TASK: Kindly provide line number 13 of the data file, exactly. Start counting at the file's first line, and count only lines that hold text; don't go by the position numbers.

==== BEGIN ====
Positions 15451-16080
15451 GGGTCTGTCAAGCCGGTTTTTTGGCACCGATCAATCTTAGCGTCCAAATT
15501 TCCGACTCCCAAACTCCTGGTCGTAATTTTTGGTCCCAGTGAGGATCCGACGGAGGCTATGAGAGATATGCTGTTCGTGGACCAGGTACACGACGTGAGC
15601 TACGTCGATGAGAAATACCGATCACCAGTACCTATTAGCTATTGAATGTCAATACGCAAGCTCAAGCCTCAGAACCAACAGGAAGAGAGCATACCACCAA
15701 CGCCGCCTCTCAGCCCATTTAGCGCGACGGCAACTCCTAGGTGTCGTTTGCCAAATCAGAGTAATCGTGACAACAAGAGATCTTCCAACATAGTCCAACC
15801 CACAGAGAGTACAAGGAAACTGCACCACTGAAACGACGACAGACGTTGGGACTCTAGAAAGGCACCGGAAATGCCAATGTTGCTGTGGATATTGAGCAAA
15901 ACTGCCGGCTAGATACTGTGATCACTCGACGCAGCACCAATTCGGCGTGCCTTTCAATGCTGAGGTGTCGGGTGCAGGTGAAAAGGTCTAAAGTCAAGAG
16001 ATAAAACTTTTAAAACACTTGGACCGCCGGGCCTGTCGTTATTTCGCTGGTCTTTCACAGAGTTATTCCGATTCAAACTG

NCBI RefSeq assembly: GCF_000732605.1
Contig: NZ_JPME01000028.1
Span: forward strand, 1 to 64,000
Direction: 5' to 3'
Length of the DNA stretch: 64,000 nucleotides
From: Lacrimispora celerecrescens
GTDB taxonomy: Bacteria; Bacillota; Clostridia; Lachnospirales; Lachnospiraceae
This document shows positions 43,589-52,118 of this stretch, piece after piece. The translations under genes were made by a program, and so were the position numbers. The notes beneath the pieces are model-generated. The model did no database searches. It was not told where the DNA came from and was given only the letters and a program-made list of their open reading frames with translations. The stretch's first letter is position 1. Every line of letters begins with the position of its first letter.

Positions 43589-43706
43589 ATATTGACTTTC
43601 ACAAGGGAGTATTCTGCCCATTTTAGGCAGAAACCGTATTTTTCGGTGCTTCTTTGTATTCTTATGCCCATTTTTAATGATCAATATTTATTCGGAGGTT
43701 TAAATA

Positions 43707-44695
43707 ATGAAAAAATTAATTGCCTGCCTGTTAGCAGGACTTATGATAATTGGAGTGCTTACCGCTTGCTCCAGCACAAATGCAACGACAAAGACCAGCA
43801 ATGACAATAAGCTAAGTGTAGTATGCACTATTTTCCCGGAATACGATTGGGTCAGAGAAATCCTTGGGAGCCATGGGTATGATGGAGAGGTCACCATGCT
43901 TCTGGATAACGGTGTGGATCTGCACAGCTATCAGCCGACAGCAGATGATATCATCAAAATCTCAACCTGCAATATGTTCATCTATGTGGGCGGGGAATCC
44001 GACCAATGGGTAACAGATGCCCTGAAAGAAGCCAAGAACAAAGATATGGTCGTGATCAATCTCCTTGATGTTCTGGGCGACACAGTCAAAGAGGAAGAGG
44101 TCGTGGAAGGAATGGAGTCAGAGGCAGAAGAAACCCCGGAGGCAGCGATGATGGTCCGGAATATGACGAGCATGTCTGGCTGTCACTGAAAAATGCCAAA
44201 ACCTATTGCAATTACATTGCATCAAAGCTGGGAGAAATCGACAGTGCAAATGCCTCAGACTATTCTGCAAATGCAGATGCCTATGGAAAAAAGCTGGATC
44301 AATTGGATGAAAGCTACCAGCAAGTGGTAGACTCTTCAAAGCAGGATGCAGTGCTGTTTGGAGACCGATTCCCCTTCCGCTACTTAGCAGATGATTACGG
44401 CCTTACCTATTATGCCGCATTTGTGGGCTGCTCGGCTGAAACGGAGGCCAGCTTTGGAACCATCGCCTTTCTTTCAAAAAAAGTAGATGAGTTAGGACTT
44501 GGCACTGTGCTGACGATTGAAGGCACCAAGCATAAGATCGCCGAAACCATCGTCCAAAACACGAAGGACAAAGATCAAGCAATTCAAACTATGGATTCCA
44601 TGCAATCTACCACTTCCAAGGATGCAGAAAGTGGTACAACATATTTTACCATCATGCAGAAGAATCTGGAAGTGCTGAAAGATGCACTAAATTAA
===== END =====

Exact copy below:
Length of the DNA stretch: 64,000 nucleotides